However, his real test was soon to come — and the future of Kashmir was still unknown.

You see, when Pakistan and India gained their independence from the British Empire in 1947, the British leadership gave the rulers of each “Princely State” the right to choose to join the dominions of either Pakistan or India or declare their own independence entirely. The decision on which country to secede to was to be based on the geographical borders and the religious population of the Princely States. To summarize, Muslim majority states were expected to join Pakistan whereas Hindu or Sikh majority states were expected to join India. However, some provinces became contentious issues between the two newly formed states due to the disparity in religion between the rulers and subjects of said states. Kashmir was such a state with 77% of Kashmir being Muslim while the ruler was a Hindu Maharaja.

The Maharaja of Kashmir, Hari Singh, faced with making such a critical choice, chose to play the idle ruler; he waited for the conditions for Kashmiri Independence to present themselves, which they never did.

Instead— he decided to massacre the local Muslim population. Roughly, 237,000 Muslims were systematically exterminated in a matter of weeks in October 1947.

Now that you are aware of what was going on in the background — back to my grandfather.

When the freedom fighters and tribal lashkars entered the valley on 22nd October 1947, Dada had to decide between his office with all the privileges it held and the struggle for freedom. Given the man he was, he could but make only one choice. He was in the forefront of the people of Sopore who welcomed the freedom fighters and took over the administration of the tehsil on behalf of the freedom forces.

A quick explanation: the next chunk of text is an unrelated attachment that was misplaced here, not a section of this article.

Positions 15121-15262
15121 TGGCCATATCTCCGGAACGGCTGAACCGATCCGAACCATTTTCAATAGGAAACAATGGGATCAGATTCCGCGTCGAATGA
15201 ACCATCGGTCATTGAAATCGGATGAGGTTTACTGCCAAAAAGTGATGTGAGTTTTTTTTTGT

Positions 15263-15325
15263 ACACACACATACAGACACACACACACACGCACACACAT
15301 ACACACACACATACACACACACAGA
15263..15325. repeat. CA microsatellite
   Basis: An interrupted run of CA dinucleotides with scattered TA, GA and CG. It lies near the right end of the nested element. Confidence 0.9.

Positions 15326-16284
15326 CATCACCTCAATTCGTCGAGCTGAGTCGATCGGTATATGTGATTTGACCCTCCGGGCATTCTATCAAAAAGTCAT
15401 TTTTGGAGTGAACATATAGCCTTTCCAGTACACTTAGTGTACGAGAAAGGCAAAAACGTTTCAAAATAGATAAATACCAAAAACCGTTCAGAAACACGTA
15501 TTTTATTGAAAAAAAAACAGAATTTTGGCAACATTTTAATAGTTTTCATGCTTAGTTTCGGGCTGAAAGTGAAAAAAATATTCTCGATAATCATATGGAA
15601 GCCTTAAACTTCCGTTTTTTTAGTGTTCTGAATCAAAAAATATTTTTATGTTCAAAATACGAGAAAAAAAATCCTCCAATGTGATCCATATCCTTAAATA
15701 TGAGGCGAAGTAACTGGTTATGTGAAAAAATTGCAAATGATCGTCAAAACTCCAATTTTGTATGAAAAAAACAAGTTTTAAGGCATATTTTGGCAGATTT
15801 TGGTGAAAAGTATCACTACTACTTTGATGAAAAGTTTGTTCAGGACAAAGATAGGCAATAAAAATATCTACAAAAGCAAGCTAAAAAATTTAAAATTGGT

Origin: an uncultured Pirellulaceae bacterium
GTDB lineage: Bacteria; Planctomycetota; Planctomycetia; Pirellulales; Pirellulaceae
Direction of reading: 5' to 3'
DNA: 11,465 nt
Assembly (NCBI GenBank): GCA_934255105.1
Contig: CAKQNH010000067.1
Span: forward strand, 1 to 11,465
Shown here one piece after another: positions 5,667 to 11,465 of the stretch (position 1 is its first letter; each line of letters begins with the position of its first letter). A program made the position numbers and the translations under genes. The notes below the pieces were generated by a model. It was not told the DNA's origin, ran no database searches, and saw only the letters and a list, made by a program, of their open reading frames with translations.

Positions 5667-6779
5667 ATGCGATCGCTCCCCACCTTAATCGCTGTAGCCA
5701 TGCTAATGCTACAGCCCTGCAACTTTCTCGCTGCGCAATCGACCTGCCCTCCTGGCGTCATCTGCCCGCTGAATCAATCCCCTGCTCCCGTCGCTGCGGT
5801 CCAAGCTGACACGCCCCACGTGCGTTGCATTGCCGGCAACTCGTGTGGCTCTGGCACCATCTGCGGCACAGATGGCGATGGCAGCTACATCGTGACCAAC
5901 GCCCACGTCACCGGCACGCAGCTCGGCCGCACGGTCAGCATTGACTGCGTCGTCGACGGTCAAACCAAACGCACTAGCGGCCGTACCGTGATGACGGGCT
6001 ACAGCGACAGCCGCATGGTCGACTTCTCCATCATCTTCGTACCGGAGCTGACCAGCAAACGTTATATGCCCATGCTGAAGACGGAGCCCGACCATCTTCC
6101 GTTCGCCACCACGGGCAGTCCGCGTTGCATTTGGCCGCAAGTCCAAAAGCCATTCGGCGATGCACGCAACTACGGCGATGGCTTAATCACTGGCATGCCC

My grandfather was declared a traitor and enemy agent (Agent of Pakistan) by the Dogra government. They issued orders to confiscate all his lands and assets.

Oh, and they put a dead or alive bounty on his head.

Yes, you read that correctly.

Dada was almost killed for Kashmir, and I am certain that he was prepared to die for it.

I will never forget this fact.

On 30th October 1947 the Indian Army landed in the valley and launched attacks on Baramula and the areas surrounding Sopore. By this time, the tribal lashkars had deserted and run back to Muzaffarabad. With a bounty on his head, and all main roads blocked, Dada left Sopore on a horse and took smaller side roads to Handwara. From Handwara he took small trails, traversed mountains and small rivers and crossed over to Azad Kashmir — what is now the Pakistani-side of Kashmir- from Teetwal in the Neelum Valley. He finally reached Muzaffarabad — some 160 km away — in the middle of November 1947, leaving his mother, siblings and belongings behind in the occupied Kashmir.

The journey from Sopore to Muzaffarabad. My grandfather had to traverse ~160 kilometers with a bounty on his head.

So yeah, that’s a little glimpse into my family’s history with Kashmir.

As for my grandfather? He settled in the Pakistani side of Kashmir — what we call “Azad Kashmir” [Literally “Free Kashmir”]. He managed to visit his family on the Indian side some ten years after the aforementioned events, but could not go back to his home or his family permanently. Instead, Dada gave his all to the Pakistani side of Kashmir — he was a Kashmiri through and through.

When he arrived in Muzaffarabad, the newly constituted Azad Kashmir Government was forming a rudimentary administration. He was appointed as the first Deputy Commissioner of Muzaffarabad, a post that he held till 1949. During the posting, he tried his best to serve the people and the government of a war-torn area — but was soon disillusioned by the attitude of people at the helm of affairs. He sent in his resignation from the civil service and decided to move to Mirpur, Azad Kashmir to start his practice in law. Dada soon established a respectable place in the legal community of the small town, which was ever to remain his home.